Chrome-plated wire-wheels, manufactured by Kelsey-Hayes, were included with the Sports Roadster package. Because there was not enough clearance for the knock-off centers, rear fender skirts were not used on cars equipped with the wire-wheels. Although tubeless tires had been in use for several years, inner tubes were required with the wire wheel option. The beautiful but troublesome 48-spoke rims could be ordered on other Thunderbird models at additional cost.
Exterior colors on the Sports Roadster were limited to less than half of other Thunderbird models. Roadster models are among the most prized of all Thunderbirds, which has led to clones being made from standard convertibles. 1,882 authentic Z-code Roadsters were built during the two years offered. Dealer-produced versions are also known to exist.
1962 T-bird Production Figures
1962 Thunderbird sales were slightly higher than 1961. Production of 78,011 broke down into 68,127 hardtop and landau models and 9,884 convertibles and sports roadsters.
Ford 390 M-code Engine Option
Ford's Tri-power induction system, first available in 1961, became optional on Thunderbirds in 1962. Ordering the M-code option got the 390-cid motor topped with a factory 3x2 aluminum intake. Three Holley carburetors operated with a progressive, mechanical throttle linkage. M-Code Thunderbirds are quite rare, with about 200 sold between 1962 and 1963. Most of them were ordered with the Sports Roadster package.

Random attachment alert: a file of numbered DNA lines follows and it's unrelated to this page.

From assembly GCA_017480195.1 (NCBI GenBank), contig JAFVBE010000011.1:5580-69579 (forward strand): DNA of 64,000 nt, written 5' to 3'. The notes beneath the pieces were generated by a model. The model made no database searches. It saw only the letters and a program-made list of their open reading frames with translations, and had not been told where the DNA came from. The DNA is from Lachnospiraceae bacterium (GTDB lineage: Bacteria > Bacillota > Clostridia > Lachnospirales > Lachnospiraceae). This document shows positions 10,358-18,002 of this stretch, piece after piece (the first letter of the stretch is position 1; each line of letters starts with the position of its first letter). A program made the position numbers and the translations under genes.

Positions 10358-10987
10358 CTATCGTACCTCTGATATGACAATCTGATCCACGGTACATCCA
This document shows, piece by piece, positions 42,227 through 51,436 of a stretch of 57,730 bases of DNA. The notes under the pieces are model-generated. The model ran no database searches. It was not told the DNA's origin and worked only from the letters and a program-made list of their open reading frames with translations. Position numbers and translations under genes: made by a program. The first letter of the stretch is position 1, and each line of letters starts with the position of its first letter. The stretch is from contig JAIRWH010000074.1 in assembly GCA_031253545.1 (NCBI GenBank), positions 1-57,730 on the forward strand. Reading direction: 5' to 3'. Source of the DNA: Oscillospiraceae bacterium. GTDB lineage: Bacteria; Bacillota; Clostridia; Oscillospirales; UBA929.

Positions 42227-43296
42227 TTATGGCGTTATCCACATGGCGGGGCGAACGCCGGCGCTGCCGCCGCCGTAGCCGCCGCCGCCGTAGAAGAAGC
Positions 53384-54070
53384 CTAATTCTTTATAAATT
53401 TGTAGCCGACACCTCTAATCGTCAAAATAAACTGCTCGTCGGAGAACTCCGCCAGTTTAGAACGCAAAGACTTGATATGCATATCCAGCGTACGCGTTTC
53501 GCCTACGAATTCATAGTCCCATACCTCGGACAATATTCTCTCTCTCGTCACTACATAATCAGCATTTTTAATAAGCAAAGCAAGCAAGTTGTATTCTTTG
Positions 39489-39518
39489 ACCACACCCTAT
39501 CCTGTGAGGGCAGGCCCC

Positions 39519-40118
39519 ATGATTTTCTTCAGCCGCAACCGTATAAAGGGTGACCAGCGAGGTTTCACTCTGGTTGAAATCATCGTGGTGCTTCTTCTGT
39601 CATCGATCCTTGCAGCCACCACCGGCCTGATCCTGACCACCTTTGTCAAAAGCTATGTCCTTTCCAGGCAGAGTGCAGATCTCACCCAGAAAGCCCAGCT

Offering the same four models - hardtop, convertible, sports roadster and landau, Thunderbirds saw only minor improvements in 1963. Restyled front fenders, doors, and a new grille helped give a cleaner. less cluttered look. Standard equipment included a remote-control exterior rearview mirror and . New options included an AM-FM pushbutton radio, rear seat speaker, and vacuum-operated door locks.
Hydraulic Windshield Wipers
1963 was the first year of variable-speed hydraulic windshield wipers in Thunderbirds, and were used several years after that. Running off the power steering pump and it's fluid, at slower speeds they worked slower and went faster at faster speeds. The 1963 power steering pump is specific to that model year; the design changed in 1964 with the new body style and cowl design.
"Principality of Monaco" Edition
Above the Landau model was the "Principality of Monaco" edition Thunderbird. Offered only in Corinthian White with a rose-beige vinyl top, the interior featured a white steering wheel and white leather upholstery with rose-beige appointments. The console, instrument panel, and side trim panels were finished in simulated rosewood. Only 2,000 of these limited edition models were made.
1963 Ford Thunderbird Production Figures
63,313 Thunderbirds were built in 1963, which included 5,913 convertibles and 455 Sports Roadsters. Competition from other car manufacturers, particularly General Motors, would bring about a restyled T-bird for 1964.